Horror

2022’s Horror Taught an Urgent Message About Loss


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Watcher 2022 Horror

The horror of 2020 was about hope. It was about wonder, all the mysterious, unknowable things that keep us going in the darkest of times. Just a year later, the genre of 2021 was about reclamation, the “haunts and spooks and slashers to make it [all] better.” Both were incredibly painful years, marred by death, disease, a shifting economy, and an overwhelming sense of hopelessness. The horror genre interrogates that grief and makes something good of it. In 2022, horror again saved the year, though it did so with the simplest, most painful truth. The horror of 2022 was a reflection on loss. Random, arbitrary loss. The kind of loss that simmers in the marrow of our bones, a perennial part of our lives.

Bereavement communication literature often explores the role of empathy, control, and shared experiences in grappling with grief. There are best practices, some clinical, some interpersonal, though most relevant to the nature of horror—and the nature of cinema overall—is the persistence of shared experiences. Shared experiences accelerate the grieving process, in effect reminding the bereaved that it’s okay to grieve. That they are, for as pat as it sounds, not alone. That someone is there with them. After two years of profound loss, 2022’s horror was the shared experience the genre—and audiences everywhere—so desperately needed.

As a kickstart to the year, Radio Silence’s long-gestating Scream sequel arrived, grossing an impressive $140 million worldwide (never bet against horror) while also killing off series mainstay Deputy Dewey Riley. In September, Smile premiered, and for all its middling psycho-babble, it managed an unprecedented $216 million, becoming the year’s most successful horror debut. Ending aside, Smile was a capsule for two years of strife and trauma, the ostensible impossibility of moving on, of returning to some semblance of normalcy in a world markedly different now than it was in 2019. Even Halloween Ends, despite a day-and-date release on Peacock, was another reminder about how simply killing our monsters sometimes isn’t enough. They always come back, and not always how we think they will.

It all sounds pretty grim and hopeless, though it’s in those lowest moments that real healing can begin. The past few years took a lot away. Netflix’s Texas Chainsaw Massacre sequel, premiering in February of this year, exhibited the folly in healing without compromise. Try too soon, try without all the hard, uncomfortable work, and Leatherface will simply behead you as you move on to greener (less Texas-esque) pastures. Yet, there is healing and resonance among all the bloodshed.

Ti West’s double-whammy in both X and Pearl were profound meditations on aging and the loss of self. Collectively, the two have grossed $25 million. Watcher, Chloe Okuno’s astonishing debut about the loss of privacy and safety, grossed an impressive $3 million in limited release. The Harbinger, perhaps the most conspicuous interrogation of COVID-19 loss the genre has seen, is one of the year’s scariest (and best-reviewed) horror offerings.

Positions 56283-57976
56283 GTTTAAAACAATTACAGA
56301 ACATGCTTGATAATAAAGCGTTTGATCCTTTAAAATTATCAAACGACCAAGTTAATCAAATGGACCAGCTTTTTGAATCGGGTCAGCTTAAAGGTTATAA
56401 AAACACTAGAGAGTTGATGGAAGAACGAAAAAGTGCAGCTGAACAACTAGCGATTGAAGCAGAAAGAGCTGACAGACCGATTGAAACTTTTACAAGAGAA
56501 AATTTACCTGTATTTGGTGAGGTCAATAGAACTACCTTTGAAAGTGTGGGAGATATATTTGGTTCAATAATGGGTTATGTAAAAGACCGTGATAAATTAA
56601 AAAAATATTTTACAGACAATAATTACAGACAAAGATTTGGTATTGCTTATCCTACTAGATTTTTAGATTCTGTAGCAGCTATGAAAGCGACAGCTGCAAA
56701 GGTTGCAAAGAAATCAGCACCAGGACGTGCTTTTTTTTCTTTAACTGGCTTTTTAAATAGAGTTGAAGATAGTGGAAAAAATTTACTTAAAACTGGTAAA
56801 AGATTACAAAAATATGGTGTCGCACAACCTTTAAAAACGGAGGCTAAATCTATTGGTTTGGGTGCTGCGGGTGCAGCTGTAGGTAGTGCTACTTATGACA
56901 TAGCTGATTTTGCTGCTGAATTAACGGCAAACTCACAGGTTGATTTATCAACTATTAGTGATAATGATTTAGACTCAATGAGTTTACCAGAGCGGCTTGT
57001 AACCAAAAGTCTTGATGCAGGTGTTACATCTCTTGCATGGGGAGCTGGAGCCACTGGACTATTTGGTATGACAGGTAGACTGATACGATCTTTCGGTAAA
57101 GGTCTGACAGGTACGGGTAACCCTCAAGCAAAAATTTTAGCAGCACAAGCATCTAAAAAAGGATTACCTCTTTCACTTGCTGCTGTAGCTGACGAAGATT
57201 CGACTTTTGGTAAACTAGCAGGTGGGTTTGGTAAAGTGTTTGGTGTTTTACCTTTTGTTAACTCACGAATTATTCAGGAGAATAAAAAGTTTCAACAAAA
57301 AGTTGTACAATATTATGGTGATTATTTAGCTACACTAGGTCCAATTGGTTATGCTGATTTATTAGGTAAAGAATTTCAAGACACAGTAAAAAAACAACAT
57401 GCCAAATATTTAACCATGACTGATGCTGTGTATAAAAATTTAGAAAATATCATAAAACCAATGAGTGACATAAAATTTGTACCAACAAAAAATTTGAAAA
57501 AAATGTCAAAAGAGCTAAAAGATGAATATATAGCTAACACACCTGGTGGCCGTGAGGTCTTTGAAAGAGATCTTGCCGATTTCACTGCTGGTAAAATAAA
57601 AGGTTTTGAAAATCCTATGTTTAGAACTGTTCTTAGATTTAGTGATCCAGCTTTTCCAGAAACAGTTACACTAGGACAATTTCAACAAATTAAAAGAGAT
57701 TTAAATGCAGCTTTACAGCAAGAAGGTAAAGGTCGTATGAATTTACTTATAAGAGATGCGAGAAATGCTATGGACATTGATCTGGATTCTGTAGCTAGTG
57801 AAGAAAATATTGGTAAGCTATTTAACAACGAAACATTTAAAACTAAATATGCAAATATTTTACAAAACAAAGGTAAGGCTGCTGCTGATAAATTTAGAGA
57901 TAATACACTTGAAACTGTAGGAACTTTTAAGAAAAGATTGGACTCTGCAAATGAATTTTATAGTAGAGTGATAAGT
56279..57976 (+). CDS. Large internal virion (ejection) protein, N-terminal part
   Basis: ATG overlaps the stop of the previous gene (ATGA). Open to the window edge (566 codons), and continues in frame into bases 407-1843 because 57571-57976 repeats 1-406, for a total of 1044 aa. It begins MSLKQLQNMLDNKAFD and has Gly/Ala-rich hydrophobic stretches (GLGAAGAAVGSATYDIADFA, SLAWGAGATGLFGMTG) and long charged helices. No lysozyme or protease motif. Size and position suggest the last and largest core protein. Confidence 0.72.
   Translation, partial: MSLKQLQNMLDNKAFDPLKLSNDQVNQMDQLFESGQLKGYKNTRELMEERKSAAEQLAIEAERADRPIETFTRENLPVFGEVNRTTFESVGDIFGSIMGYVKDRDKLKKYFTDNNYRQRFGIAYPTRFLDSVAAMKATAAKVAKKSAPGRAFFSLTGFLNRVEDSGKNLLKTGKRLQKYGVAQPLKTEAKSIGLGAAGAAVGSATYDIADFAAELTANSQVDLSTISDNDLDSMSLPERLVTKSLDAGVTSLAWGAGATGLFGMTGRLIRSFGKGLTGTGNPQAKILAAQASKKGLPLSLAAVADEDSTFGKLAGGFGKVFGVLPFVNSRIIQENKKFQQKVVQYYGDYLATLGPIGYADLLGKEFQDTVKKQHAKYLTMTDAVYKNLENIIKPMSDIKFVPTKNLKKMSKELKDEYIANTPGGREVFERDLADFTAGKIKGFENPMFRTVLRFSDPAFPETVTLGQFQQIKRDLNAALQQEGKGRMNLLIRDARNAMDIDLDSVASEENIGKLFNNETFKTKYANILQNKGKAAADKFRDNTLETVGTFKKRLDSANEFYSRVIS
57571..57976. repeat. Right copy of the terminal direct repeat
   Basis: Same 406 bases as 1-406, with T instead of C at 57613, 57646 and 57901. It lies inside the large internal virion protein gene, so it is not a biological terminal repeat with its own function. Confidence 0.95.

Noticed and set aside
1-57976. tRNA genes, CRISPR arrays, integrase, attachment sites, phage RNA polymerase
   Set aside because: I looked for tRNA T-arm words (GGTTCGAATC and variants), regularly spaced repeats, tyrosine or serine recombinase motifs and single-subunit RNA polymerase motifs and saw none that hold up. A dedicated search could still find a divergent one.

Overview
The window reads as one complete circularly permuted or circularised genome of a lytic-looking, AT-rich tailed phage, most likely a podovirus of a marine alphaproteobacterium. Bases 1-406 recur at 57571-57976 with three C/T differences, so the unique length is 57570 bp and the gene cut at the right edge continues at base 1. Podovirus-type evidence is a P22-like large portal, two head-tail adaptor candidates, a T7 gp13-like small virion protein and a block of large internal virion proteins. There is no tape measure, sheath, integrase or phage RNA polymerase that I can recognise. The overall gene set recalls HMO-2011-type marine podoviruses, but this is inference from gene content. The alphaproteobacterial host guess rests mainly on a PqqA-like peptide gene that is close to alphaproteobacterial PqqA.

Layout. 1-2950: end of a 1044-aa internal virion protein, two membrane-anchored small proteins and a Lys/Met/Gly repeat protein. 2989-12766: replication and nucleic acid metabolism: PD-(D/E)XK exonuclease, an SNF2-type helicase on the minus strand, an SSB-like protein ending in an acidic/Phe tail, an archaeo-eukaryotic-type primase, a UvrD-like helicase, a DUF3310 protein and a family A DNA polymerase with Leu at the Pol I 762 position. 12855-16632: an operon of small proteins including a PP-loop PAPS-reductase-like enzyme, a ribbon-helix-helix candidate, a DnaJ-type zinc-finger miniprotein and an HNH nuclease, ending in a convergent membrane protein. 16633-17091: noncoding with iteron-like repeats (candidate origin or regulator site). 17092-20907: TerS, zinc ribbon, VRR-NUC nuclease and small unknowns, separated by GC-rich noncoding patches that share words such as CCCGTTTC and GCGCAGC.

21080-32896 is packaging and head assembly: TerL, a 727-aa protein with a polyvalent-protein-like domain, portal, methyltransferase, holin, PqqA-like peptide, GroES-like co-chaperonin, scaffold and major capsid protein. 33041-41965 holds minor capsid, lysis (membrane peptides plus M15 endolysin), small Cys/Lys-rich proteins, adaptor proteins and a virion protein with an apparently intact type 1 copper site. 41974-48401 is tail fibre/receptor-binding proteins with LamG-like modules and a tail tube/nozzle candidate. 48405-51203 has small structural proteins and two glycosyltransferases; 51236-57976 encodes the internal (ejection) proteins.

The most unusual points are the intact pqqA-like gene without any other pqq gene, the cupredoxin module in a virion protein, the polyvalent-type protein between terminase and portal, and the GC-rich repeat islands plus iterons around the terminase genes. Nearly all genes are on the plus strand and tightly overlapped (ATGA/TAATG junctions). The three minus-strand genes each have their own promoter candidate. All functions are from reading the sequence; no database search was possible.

2022’s horror was dangerous. It needed to be. Nope subverted extraterrestrial expectations in the best possible way. The aforementioned Halloween Ends barely featured Michael Myers. Orphan: First Kill went full camp with remarkable success. The spectacle of it all—sometimes good, sometimes bad, sometimes accounting for taste—was a necessary, urgent punch to the gut. It was a rallying cry, a wail. With so much lost and missing—incapable of being found again—it was the clamorous call for healing audiences everywhere needed. It was a year abounding with uncomfortable, though no less necessary truths. In Piggy, the loss bears a future. In Resurrection, Rebecca Hall is a fierce, tragic reminder of how innately difficult it is to confront loss. How difficult it is to confront the past and reconcile it with the present.

Art is a sensemaking process. Shared grief and shared loss can be understood. Visual media especially can foster transparency. It can foster community. Mike Flanagan’s The Midnight Club, no matter one’s thoughts, perhaps best conceptualizes the nature of shared grief and impending loss better than most. The loss is rendered symbolic and essential. It’s not pleasant and it isn’t fun, but it is necessary. The horror of the year, through its loss and death, united communities everywhere. As a mirror of our own world, it refracted all the painful feelings—the grief and regret—and rendered it clear; it rendered those feelings meaningful.

Horror has historically been both curative and urgent. No other genre better reflects the ennui and synchronous pain of the world better than it. With ghosts and knives, with monsters and Men, horror both illuminates and attempts to heal. For as painful as 2022 was, with the full breadth of the preceding two years now clear, horror was a respite. It was a pattern of and vehicle for social connectedness, for grieving together. For healing together. For being scared together. As always, there’s nothing else quite like it.

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